Good-bye South Dakota

Published: May 27th 2023
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All packed and waiting to go to the airport in a couple of hours. This has been such an awesome trip. Rain and cold was in the forecast for the entire time, and except for a couple of tiny showers during drive time, the weather was perfect. To top it all off, last night when we returned to the hotel after an amazing dinner (more on that later), we were treated to a magnificent thunderstorm, with rolling thunder bouncing off the granite hills and lightening fireworks filling the sky. Some of them were so bright you could see George Washington’s sculpture during flashes. Rained for a long time and this morning I woke to a brilliant, warmer weather. Makes me want to stay longer.

I spent this week with a fun couple from the San Fran area. We spent a lot of downtime looking for the perfect ice cream and lattes. Found two great ice cream spots, one in Hill City called Cream, and one in Custer. I did not get the name of the place, but Seth was extremely excited. He is in banking and this place was in an old bank complete with a vault and the ice cream was homemade. Donna‘s latte fix was easier to accomplish, especially since the hotel here has a barista in the breakfast area.

Anyway, yesterday we started out in Wind Cave Park, where an about 175 years ago, these two friends came upon a hole in the ground about 10” across. When they went to investigate, the one guys hat flew off his head. They were so excited, they brought other friends to see this hole, but the next time, the hat got sucked into the hole. Rumor is they never found it. But geologists call this a breathing cave, because whether the air blows out or sucks in depends of the differences in pressure from outside and in. At the time, gold had been discovered in the Black Hills and a mining company wanted to drill. They had to dynamite a much bigger hold to get in, but then found no gold. They left this family to basically guard it, and the son started to explore. In one square mile , he discovered 8 - 10 miles of caves on his own. Caves kept spreading out underground. The family decided to make money out of it, so they gave tours. Unfortunately, there were no underground lights, so the tours were done by candlelight, and the boy would rather explore further than stay with the group. Story from his diary says that one day he left a group to go further, their candles went out and he could not find them. The next day , while guiding another tour, he found them in the dark. He unfortunately died at the age of 21 from typhus. Further explorations up to this day have found tunnels to the extent that there have been 167 miles mapped out and more to come. Even NASA has gotten involved. Microbes have been found in the depths of cave pools that seem to be important to space exploration and medicine.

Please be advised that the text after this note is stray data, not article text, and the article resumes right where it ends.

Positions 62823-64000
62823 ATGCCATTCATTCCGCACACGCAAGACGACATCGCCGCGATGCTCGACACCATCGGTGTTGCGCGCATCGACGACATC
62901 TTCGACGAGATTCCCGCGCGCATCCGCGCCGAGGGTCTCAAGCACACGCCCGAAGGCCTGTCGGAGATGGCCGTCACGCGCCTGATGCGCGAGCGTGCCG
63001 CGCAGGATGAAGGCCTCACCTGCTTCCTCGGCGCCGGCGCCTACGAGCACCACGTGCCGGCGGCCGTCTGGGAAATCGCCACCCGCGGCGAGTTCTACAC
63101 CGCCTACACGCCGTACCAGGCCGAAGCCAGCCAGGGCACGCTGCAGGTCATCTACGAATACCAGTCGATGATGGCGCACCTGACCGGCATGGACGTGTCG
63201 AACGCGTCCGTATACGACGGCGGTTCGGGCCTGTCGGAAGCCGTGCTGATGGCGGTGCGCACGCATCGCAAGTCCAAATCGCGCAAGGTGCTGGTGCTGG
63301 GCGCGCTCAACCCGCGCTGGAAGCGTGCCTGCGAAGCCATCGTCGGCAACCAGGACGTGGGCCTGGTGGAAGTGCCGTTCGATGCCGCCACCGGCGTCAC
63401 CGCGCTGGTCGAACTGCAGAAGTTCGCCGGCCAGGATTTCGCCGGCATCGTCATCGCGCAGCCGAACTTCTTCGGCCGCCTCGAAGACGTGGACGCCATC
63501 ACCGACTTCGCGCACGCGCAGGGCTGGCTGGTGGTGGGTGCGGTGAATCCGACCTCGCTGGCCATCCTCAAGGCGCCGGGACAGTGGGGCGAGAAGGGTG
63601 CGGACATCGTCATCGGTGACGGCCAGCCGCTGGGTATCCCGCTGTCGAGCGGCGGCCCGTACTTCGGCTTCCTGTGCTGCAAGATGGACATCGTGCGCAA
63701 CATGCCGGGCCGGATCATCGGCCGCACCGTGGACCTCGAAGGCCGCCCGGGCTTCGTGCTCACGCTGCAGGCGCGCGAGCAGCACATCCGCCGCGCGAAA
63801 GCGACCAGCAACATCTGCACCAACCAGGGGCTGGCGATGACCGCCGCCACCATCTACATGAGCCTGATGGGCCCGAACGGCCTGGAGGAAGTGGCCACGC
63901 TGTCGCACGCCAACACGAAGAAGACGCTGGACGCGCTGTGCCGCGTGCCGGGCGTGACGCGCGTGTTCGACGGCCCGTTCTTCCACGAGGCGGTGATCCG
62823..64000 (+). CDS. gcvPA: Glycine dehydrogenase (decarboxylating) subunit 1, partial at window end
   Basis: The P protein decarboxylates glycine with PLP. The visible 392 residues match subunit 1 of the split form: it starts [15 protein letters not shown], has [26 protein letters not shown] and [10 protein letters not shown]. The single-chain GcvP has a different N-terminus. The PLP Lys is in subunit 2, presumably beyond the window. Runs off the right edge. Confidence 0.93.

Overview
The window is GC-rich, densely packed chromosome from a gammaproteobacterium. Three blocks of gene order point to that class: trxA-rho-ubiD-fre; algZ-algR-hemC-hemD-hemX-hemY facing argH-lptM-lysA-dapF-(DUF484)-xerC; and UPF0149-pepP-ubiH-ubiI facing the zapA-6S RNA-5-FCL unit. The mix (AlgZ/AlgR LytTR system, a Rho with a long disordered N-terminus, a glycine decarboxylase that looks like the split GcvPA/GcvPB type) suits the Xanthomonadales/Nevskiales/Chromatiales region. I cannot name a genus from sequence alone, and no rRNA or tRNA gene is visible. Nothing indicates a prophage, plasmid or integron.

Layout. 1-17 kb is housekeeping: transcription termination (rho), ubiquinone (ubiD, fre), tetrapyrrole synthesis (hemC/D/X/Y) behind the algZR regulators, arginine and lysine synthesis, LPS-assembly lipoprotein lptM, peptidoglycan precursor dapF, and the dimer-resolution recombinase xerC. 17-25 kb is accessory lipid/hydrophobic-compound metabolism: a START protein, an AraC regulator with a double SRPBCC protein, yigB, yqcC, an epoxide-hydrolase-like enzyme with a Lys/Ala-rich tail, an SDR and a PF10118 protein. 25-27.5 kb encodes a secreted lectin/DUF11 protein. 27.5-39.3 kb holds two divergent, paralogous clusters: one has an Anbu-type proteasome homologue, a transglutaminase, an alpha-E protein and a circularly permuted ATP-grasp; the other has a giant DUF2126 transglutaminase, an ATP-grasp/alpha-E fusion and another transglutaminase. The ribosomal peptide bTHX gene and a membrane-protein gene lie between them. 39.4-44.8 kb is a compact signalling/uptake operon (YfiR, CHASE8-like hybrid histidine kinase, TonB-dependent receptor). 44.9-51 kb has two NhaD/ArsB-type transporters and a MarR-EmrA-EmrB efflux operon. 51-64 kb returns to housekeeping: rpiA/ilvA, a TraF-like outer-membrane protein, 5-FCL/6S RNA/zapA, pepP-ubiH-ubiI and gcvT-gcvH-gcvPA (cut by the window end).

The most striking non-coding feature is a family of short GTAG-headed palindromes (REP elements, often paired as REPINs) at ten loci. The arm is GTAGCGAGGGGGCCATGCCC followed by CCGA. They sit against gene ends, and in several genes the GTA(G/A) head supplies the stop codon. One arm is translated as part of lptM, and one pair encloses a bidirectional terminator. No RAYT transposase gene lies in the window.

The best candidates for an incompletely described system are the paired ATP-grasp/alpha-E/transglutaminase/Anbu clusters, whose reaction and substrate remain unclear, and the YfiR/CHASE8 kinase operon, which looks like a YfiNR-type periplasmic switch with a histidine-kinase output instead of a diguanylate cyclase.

In the afternoon we took a two hour Jeep safari through Custer State Park. Ended up seeing bison, antelope, turkeys and lots of prairie dogs. They are so cute. Heads popping in and out of holes. Scientists are learning that they have a language of their own using voice and tails to tell the entire community what is going on. Scientists claim that the guard actually tells the others what to look for while scanning for trouble.

We had our final dinner at a lovely restaurant in Rapid City called Minerva. Slightly more upscale than we were used to, but the food was wonderful, and the crème brûlée a real show stopper.

The tour guide is about to take the other couple to the airport, so I will sign off from South Dakota.


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